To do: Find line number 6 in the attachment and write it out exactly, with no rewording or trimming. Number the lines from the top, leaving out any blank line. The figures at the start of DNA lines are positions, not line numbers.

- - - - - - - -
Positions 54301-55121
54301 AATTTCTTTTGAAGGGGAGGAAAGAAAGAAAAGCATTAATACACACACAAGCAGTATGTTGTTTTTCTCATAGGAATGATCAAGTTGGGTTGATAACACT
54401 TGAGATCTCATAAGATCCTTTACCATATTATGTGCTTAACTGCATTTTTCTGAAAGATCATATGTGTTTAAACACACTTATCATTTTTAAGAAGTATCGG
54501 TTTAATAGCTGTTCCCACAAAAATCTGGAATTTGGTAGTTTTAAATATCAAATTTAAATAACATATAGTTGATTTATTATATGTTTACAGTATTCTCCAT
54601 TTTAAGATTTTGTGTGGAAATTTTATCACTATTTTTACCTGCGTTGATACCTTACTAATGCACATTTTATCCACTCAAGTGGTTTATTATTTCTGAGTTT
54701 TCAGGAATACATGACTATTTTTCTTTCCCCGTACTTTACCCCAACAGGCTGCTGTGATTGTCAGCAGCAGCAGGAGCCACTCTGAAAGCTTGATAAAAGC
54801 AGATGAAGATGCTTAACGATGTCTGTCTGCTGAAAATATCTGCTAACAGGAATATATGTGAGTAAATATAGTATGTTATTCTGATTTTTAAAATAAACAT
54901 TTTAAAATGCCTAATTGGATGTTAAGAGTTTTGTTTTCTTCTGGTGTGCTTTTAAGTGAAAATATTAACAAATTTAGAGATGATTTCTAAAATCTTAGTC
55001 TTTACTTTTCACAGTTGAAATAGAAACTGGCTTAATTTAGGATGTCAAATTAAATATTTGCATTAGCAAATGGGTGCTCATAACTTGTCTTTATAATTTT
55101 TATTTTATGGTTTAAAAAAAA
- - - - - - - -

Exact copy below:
54701 TCAGGAATACATGACTATTTTTCTTTCCCCGTACTTTACCCCAACAGGCTGCTGTGATTGTCAGCAGCAGCAGGAGCCACTCTGAAAGCTTGATAAAAGC